My week without plastic

2013-06-20 09:30

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Live one week without plastic? That’s easy, thought Terry de Vries. And then the battle started…

Morning has broken and I have to lift the toilet lid. But I can’t – nor can I brush my teeth or apply face cream.

I also can’t make my much-needed morning tea, or drive to the nearest shop to buy an apple in order to ‘eat’ my teeth clean – because the steering wheel is pure plastic. Plus, even if I walk to the shop, I can’t draw money because my bank card is plastic.

I also can’t look up my friend’s number on my cellphone because I only have plastic reading glasses – and even if I could see well enough, I couldn’t touch my cellphone anyway… because it’s made from plastic.

In short, my first morning without plastic has barely started and I’m already snookered… I can’t drive, can’t see, can’t eat. And oops: I can’t write either, because my computer’s keyboard is… yep, pure plastic.

Perplexed, I choose to make a few exceptions. I decide that my computer, cellphone, car, bank card, walking shoes, face cream, pills and glasses are permissible evils.

And so, armed with two fabric bags from my sister Michelle in America, and a basket specially bought for this week, I tackle the supermarket. Mushrooms, cauliflower, ginger, leeks, cream, loo paper, bananas, apples, rocket, sweet potato, couscous (because it’s in a cardboard carton).

But there’s trouble afoot.

‘No, ma’am, the sweet potatoes have to be weighed in a plastic bag.’

‘Can’t you just stick the price on one of them?’

‘No, ma’am.’

My next headache is at the paypoint. My basket is too small and I have too few fabric bags. Nonetheless I obligingly remove all the plastic packaging (polystyrene trays included) and leave it with the cashier. Second problem.

How do you pack loose sweet potatoes and apples so they don’t bruise the rocket and mushrooms? Slightly rattled, I then drive with my basket and bags to buy vanilla yoghurt (in reusable glass bottles) from a biodynamic farm shop in Somerset West.

Alas, the cows have calves and there isn’t enough leftover milk for yoghurt. I might need an extra trip to the supermarket for some mass-produced stuff later in the week.

I read online that the cute American bags I have been proudly swinging around are 100% recycled plastic. Surely not!

plastic bottles

I also read that manufacturing a plastic bottle uses seven times more water than the bottle actually holds. And every year 300 million tonnes of plastic is made. In the USA alone, two million plastic bottles are emptied every five minutes. And only one out of six is recycled.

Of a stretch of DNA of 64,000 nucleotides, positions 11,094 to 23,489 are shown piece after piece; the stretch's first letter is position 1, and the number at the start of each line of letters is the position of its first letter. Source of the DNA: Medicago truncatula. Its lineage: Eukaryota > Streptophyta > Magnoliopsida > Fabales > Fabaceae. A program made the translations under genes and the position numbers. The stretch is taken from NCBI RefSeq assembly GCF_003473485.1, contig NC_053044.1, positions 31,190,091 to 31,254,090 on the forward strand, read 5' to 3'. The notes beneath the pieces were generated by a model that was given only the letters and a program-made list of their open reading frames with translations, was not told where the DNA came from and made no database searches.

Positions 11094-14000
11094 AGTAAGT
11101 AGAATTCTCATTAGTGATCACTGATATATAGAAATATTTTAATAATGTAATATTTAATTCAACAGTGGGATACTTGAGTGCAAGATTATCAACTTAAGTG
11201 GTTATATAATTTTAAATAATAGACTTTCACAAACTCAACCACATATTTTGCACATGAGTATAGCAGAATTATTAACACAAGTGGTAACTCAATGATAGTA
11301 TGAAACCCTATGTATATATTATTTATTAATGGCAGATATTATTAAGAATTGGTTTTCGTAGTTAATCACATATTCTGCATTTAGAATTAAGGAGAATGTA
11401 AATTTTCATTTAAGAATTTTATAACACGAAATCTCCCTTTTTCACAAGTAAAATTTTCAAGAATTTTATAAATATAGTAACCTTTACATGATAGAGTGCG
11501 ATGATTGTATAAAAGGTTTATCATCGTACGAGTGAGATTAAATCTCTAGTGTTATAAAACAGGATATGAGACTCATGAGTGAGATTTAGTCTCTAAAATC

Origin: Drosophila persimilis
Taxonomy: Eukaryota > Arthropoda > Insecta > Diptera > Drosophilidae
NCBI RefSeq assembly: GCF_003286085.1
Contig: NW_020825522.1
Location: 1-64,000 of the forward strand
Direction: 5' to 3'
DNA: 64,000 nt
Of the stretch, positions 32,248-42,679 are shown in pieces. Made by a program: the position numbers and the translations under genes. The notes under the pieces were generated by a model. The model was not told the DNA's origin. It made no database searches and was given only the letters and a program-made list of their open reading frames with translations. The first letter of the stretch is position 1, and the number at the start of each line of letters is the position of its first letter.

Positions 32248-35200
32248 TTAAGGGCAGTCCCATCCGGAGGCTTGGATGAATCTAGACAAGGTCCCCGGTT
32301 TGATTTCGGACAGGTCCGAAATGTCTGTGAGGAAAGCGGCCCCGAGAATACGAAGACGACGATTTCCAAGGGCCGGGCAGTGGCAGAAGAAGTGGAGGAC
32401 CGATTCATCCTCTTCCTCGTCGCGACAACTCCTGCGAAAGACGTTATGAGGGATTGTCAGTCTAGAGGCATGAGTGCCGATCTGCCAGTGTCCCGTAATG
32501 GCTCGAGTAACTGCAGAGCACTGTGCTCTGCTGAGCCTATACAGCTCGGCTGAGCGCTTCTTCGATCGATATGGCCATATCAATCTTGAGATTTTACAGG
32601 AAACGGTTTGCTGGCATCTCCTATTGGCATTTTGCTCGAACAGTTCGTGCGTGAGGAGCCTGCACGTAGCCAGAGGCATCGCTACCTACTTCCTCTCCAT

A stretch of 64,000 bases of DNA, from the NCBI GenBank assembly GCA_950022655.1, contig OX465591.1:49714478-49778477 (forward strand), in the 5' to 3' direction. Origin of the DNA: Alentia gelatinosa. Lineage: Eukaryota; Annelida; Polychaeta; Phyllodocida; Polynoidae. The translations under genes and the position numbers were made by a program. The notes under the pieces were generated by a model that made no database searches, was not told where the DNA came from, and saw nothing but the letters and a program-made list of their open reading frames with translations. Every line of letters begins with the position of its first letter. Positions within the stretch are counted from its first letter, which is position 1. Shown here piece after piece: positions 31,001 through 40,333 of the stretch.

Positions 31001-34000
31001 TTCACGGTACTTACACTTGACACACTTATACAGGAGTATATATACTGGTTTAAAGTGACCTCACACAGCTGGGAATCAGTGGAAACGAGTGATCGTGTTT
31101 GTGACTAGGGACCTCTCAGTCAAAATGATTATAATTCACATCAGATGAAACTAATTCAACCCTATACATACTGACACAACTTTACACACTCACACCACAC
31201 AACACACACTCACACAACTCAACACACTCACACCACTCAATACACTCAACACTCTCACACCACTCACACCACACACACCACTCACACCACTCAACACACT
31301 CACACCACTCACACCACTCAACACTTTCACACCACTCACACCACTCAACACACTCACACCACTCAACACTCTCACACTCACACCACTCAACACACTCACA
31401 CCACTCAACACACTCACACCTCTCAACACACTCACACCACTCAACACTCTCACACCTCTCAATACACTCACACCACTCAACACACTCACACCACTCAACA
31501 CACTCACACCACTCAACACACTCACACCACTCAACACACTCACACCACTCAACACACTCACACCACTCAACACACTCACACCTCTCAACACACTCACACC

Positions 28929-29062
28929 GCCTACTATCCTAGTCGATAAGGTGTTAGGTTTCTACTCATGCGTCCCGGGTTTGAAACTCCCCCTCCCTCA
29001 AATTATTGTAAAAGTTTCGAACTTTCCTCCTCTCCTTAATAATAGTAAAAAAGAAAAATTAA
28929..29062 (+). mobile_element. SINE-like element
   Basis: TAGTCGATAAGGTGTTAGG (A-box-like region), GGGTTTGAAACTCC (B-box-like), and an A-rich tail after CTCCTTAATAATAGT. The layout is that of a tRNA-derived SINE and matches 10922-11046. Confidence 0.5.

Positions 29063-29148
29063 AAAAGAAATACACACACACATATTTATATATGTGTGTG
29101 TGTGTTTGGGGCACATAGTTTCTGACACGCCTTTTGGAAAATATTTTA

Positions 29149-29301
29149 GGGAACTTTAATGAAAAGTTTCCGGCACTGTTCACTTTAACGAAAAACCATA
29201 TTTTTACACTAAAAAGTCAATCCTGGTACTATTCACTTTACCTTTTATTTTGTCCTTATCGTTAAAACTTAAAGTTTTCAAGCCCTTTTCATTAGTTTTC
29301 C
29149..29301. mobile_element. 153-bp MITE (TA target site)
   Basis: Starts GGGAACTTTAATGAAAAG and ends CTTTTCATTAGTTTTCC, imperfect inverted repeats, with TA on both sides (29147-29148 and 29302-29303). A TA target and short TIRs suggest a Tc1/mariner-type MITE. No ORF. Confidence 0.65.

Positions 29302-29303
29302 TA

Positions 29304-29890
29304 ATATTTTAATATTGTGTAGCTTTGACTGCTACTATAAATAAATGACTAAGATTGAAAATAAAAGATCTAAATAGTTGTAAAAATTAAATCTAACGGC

Plastic ends up in the sea. It breaks down into smaller and smaller pieces, but it stays plastic and forms an unwelcome part of ocean-dwellers’ diets. Fish eat it. Marine birds feed it to their young. Millions of marine animals and birds die every year from ingesting plastic or being strangled by it.

Alarmingly, giant plastic islands float around the oceans. The first one in the southern hemisphere was discovered earlier this year.

Charles Moore, who found the massive plastic rubbish dump in the Pacific Ocean, says it will take 79 000 years to remove all the rubbish islands. By 2020 these islands will consist of 7.25 million tonnes of plastic, the weight of 1 000 Eiffel Towers.

It’s tempting to think we should just give up hope in the war against plastic. But further googling offers some positive news.

A 19-year-old space engineering student at the Delft University of Technology, Boyan Slat, might have the answer: a cleaning appliance that can remove all the plastic islands within five years. ‘It’s the biggest environmental rescue ever. We put ourselves in this mess. Don’t tell me we can’t clean our own mess!’ he says.

With new hope for mankind, I go for a walk on the beach with my sister Lize. It’s been five days since my no-plastic week began and the full moon is setting over the mountains of Cape Point.

She takes photos, and I don’t need to remind myself of all the reasons why I love our beautiful country. As I am swooning about the sheer majesty of the sunrise, my dog, Sasha, decides it’s just the right time to do her business.

How are you supposed to pick up such a thing up without plastic?

Summary: Days without plastic – 0.

The bags I’ve been swinging around are 100% recycled plastic…

PS Terry was so inspired by this story that she’s decided to make a difference. She’s going to use plastic from rivers and next to roads to build plastic mazes at schools that learners can walk before it gets recycled. She’ll also talk about plastic pollution. Anyone who wants to contribute to her dream can email her at

Did you know?

Manufacturing a plastic water bottle uses seven times more water than the bottle actually holds.

Listen to this

Two inspiring TED talks:



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